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Friendship: In Her Words

Friendship: In Her Words

by: Brisa Rojas


photography: Amanda Spurling


When life gets hard, there’s something that’s more comforting than chocolate, warmer than a hot water bottle and more enjoyable than a glass of bubbly. The bond that women share in friendship is inspiring, fun and just plain beautiful.


Here we celebrate female friendship with some WA women sharing their stories about who, why and what makes their friendships flourish.


Amanda and Melissa


Amanda and Melissa met at an information session for new mums that quickly developed into an official playgroup. “I remember thinking I wasn’t really into that kind of thing and that I would go once to check it out, but wasn’t likely to continue. I ended up going to every session and formed a playgroup with most of the women I met there,” says Melissa. “I remember Amanda as a really sweet, friendly woman and she was at most of the meetings with me.”


Amanda found the meetings to be a great opportunity for new mothers to bond. “At the time our babies were just over a month old, so we were all still struggling with the sleeping, crying, feeding…” she says. “Getting to know other girls in the same situation as you and who have similar concerns about your baby and motherhood was fantastic.”


The pair quickly developed a friendship built on mutual support and admiration of one another. “I really admire her creativity, and I am constantly amazed by the projects that she is involved in,” says Melissa. “Also there’s the energy she must have to work part-time, take care of a toddler, have her own business and be involved with various other projects such as the book she is putting together.”


“It is always refreshing to have another person’s perspective on your situation,” Amanda says about her friend. “I think Melissa’s social work training helps her see solutions to the big problems and to not stress about our little frustrations or self-doubts. I’ve always appreciated people who can laugh at the frustrating things in life and Melissa is good at that.”


The support provided by the friendship has been especially valuable for Melissa as her family lives overseas. Originally from Toronto, Canada, Melissa had lived in a number of countries including England, Brazil and Japan before moving to Australia. “I came to Australia because I met my Aussie husband while living in London on a working holiday visa. We chose Perth because my husband had heard good things about it and at the time it was much more affordable than Sydney,” she explains.


The decision to settle in a new city meant that Melissa had to overcome the challenges of making new friends and establishing networks. With a baby, the opportunities to get out and about were also limited. “We knew nobody when we arrived, and it is taking time to make friends as in this stage in our life. We don’t go out the same way we did when we were younger, but the friends we are making seem like they will be long term friends.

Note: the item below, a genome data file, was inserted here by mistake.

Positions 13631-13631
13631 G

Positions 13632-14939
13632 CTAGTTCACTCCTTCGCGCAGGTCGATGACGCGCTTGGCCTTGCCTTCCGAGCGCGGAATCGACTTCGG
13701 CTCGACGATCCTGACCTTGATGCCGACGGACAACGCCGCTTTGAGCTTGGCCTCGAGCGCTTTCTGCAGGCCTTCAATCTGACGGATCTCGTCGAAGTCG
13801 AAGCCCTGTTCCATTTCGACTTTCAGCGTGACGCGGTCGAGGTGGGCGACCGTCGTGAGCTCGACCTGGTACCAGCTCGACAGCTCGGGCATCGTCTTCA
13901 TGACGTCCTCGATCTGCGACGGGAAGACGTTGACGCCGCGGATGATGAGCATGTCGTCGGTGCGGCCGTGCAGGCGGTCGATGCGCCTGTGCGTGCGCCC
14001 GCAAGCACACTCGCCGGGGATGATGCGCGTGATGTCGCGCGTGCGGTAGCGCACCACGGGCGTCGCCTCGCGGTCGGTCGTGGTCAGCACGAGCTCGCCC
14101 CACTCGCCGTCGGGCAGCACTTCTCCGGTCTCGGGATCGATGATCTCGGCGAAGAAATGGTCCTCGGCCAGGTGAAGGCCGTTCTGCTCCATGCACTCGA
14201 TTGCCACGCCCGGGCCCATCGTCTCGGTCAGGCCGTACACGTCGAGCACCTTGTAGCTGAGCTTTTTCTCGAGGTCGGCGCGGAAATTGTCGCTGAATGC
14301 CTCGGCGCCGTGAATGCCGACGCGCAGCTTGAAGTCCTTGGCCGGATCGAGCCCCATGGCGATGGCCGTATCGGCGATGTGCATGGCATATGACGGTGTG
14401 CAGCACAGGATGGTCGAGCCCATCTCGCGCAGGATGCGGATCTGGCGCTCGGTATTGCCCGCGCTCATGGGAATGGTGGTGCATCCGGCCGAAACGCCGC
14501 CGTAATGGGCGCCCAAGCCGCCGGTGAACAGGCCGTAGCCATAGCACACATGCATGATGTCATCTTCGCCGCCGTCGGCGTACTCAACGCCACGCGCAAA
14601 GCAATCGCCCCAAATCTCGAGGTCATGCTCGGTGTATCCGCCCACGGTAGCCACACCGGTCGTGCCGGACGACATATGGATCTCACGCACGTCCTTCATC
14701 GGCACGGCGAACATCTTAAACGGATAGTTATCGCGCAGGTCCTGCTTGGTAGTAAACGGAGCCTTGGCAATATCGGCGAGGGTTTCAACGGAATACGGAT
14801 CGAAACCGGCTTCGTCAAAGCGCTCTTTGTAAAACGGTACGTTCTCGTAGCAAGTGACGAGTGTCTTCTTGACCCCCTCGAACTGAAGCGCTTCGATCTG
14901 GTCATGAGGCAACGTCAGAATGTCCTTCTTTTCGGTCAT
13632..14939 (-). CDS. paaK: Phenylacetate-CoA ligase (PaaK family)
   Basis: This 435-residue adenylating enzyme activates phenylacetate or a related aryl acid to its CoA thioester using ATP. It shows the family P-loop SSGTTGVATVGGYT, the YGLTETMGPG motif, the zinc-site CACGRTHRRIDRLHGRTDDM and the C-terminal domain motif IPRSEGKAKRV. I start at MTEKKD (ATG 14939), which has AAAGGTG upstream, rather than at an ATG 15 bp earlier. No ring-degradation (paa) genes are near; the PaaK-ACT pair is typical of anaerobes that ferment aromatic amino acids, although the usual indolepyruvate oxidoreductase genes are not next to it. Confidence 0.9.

I find that although I’ve moved so many times and particularly in my adult life, that the friendships are what make life experiences worthwhile. I have a core group of friends at home that I can count on anytime to be there when I need them, but I find that I usually make a few close friends when I settle somewhere for a while whom I grow to love.”


The courage Melissa has had to move away from her family is a quality that Amanda finds inspiring. “I don’t think it would be easy leaving your home country and moving away from your parents – especially when you start your own family. But it’s great that Melissa manages her time, work, home-life balance well, even though she doesn’t have her mum to call for support.”


Melissa says that being able to count on Amanda for support has been a wonderful blessing. “I have always felt that [Amanda] would be supportive, and I have to admit that I’ve always held her in particular in my mind as someone I know would not hesitate to help me out if I needed it, which is something that has made it easier to be a new parent so far away from all of my family.”


Amanda also receives a great deal of support from Melissa as well as her other playgroup friends. “More recently our group decided we’d swap babysitting services with each other,” she says. “It’s great to be able to leave Ava [Amanda’s daughter] with Melissa and actually spend one on one time with my husband, doing things we used to do before we added to our family. Melissa has offered me advice and encouragement; with our impending overseas flight to the UK. She’s taken Lucy herself to Canada, which I think is a courageous achievement.”


Both of the women agree that female friendships are important connections for the soul. “Friendship brings depth and richness to our lives. It allows another person to speak into our situation and offer their view of our world,” says Amanda. “I think that we all want to know people love us, accept us and understand us; friends do just that – despite our frailties and faults. I think life is best lived sharing your experiences. I don’t think we need to feel isolated and alone when there are girls who are going through the same things and who can offer support or understanding.”


Frances and Margaret